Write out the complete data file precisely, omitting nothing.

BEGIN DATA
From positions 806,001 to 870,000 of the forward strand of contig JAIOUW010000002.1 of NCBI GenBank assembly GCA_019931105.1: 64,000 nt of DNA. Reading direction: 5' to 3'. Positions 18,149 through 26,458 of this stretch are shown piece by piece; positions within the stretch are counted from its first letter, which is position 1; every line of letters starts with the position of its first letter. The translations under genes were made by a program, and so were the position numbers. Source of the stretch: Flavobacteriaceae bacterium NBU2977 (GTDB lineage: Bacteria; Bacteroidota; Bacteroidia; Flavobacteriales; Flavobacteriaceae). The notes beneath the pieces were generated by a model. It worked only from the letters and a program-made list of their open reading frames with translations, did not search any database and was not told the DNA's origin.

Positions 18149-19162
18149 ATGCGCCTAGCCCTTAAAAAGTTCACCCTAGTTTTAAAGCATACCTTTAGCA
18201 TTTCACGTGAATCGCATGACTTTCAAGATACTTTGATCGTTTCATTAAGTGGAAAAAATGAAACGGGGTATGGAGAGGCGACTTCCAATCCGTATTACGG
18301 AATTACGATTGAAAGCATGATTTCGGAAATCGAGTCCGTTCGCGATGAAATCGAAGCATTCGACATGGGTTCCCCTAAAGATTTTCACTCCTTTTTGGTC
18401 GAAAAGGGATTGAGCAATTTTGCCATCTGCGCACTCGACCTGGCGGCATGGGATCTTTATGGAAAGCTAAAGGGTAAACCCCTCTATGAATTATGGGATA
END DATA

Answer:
From positions 806,001 to 870,000 of the forward strand of contig JAIOUW010000002.1 of NCBI GenBank assembly GCA_019931105.1: 64,000 nt of DNA. Reading direction: 5' to 3'. Positions 18,149 through 26,458 of this stretch are shown piece by piece; positions within the stretch are counted from its first letter, which is position 1; every line of letters starts with the position of its first letter. The translations under genes were made by a program, and so were the position numbers. Source of the stretch: Flavobacteriaceae bacterium NBU2977 (GTDB lineage: Bacteria; Bacteroidota; Bacteroidia; Flavobacteriales; Flavobacteriaceae). The notes beneath the pieces were generated by a model. It worked only from the letters and a program-made list of their open reading frames with translations, did not search any database and was not told the DNA's origin.

Positions 18149-19162
18149 ATGCGCCTAGCCCTTAAAAAGTTCACCCTAGTTTTAAAGCATACCTTTAGCA
18201 TTTCACGTGAATCGCATGACTTTCAAGATACTTTGATCGTTTCATTAAGTGGAAAAAATGAAACGGGGTATGGAGAGGCGACTTCCAATCCGTATTACGG
18301 AATTACGATTGAAAGCATGATTTCGGAAATCGAGTCCGTTCGCGATGAAATCGAAGCATTCGACATGGGTTCCCCTAAAGATTTTCACTCCTTTTTGGTC
18401 GAAAAGGGATTGAGCAATTTTGCCATCTGCGCACTCGACCTGGCGGCATGGGATCTTTATGGAAAGCTAAAGGGTAAACCCCTCTATGAATTATGGGATA